If artificial intelligence is so great, why can’t it reliably predict the weather?
The weekend has just closed on another very rainy Floridian ANA Masters of Advertising Law Conference (Last year we had a hurricane, so this would qualify as an uninspiring upgrade). The Masters Conference is the largest advertising, marketing and promotion law conference in the nation, bringing together major brands, storied advertising agencies, and prominent regulators to discuss cutting-edge topics impacting the industry. Each year – not by design but by happenstance – a different theme is featured. This year, to no one’s surprise, the focus was on AI.
While not every session discussed AI in depth, most speakers devoted some time to the subject throughout the 3-day event. Panelists confronted questions like: does algorithmic bias, increasingly employed in various industries, constitute an unfair trade practice? How will regulators view advertising claims based on next gen tech? What copyright traps exist for the unwary utilizing AI to generate advertising content? Are US and international privacy laws evolving fast enough to keep up with new challenges posed by AI? And while it had nearly zero to do with AI, the conference would have felt incomplete without a discussion of what drag queens can teach advertising lawyers about intellectual property protection. Many learned more about Cardi B’s album covers during that session than they could have imagined in their wildest dreams.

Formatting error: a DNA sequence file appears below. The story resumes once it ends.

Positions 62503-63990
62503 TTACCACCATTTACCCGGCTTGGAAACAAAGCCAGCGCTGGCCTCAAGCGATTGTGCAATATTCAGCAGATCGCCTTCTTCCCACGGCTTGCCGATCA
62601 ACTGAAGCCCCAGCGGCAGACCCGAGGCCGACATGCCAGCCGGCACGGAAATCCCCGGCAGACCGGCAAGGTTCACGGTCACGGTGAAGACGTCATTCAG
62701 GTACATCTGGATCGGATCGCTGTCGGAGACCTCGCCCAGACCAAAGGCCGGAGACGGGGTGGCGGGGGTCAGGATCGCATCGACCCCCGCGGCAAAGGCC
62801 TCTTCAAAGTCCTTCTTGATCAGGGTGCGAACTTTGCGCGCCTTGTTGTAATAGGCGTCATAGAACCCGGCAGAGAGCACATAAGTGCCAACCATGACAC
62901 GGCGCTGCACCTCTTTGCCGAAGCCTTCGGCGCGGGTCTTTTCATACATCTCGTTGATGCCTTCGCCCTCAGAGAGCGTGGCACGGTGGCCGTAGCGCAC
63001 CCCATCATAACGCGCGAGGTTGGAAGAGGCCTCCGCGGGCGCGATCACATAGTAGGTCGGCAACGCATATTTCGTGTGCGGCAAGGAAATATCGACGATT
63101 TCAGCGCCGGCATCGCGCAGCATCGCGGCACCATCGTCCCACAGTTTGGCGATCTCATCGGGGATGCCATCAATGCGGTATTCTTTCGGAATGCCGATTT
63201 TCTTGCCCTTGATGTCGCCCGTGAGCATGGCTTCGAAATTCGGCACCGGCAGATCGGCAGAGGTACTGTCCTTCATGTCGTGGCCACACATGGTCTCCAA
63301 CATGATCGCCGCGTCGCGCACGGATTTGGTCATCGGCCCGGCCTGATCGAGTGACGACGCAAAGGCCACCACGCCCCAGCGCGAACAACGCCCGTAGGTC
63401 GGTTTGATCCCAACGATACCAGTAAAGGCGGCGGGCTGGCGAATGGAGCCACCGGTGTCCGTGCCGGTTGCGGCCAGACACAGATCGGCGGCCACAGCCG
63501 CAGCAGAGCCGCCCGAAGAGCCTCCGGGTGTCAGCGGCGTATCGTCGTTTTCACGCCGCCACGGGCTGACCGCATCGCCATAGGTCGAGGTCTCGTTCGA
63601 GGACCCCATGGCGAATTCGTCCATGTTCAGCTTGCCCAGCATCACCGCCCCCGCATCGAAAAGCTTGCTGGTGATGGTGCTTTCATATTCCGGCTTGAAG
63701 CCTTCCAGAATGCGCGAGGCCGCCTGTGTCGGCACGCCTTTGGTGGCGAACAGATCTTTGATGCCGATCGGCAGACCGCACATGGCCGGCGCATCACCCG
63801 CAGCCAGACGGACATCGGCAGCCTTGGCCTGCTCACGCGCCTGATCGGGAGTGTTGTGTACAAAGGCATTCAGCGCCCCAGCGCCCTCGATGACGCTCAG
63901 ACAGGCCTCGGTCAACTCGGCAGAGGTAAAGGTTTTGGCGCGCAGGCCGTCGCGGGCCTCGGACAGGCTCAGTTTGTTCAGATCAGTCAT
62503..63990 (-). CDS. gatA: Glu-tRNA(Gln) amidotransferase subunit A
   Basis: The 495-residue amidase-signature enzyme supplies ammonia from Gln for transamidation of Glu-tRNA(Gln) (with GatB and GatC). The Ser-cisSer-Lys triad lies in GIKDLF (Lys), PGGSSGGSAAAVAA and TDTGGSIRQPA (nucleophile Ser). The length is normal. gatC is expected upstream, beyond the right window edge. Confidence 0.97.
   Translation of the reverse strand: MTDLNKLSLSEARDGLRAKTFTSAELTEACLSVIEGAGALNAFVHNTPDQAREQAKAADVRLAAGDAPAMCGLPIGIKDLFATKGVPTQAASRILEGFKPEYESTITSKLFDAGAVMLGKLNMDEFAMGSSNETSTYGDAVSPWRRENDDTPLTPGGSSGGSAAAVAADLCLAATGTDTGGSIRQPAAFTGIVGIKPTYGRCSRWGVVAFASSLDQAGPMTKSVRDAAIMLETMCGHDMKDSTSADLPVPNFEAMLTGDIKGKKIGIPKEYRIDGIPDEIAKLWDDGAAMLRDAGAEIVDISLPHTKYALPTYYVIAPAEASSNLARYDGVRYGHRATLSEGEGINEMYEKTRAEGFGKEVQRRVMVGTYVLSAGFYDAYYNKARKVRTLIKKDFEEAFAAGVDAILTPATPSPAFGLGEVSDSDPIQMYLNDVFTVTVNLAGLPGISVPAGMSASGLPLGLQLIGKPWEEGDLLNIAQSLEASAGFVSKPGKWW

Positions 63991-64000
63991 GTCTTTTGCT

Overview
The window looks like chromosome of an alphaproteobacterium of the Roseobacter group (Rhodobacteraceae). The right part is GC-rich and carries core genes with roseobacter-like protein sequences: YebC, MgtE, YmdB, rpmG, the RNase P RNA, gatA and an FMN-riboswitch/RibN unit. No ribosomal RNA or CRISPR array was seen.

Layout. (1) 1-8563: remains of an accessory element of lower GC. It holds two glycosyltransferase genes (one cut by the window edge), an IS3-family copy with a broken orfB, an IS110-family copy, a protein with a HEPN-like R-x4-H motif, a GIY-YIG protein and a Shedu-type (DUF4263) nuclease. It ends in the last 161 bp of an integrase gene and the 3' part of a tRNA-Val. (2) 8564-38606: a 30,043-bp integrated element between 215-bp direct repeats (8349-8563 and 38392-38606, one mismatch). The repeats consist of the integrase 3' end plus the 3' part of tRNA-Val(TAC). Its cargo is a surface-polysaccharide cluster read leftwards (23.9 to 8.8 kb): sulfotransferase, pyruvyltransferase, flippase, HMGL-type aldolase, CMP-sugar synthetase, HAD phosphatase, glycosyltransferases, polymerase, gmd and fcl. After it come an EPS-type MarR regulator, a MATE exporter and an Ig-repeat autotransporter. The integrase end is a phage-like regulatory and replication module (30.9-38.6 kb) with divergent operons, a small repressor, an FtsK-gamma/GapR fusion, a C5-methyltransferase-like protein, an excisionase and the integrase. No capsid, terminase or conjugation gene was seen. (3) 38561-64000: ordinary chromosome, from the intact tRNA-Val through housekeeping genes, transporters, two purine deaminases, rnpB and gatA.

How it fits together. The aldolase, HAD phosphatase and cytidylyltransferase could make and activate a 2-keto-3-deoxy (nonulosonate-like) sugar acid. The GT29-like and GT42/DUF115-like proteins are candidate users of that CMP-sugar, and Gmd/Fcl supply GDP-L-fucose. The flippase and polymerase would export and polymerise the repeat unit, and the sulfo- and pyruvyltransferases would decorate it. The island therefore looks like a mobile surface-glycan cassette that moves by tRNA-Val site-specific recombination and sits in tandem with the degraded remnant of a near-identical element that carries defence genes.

There is no doubt that AI will affect the advertising and marketing landscape for years to come. Like the metaverse (last year’s theme) and crypto assets (the year before that), these issues are not new. But despite AI having been around for some time, the leaps forward that generative AI applications have made this year appear poised to significantly transform the landscape of advertising content creation and delivery. President Biden’s October 30th Executive Order is one of the first major steps being taken to set limits on AI technologies while funneling their potential for good. Among other things, that Order directs the U.S. Patent and Trademark Office and U.S. Copyright Office to issue a report on “potential executive actions relating to copyright and AI.”
We will of course be following this issue closely as the technology – and its implications for intellectual property and advertising issues – evolves. But we will hold our concerns regarding AI singularity at bay until such time as we receive an accurate forecast for the next ANA Conference. (It’s in Arizona, so we’re blithely optimistic.)
Until next year!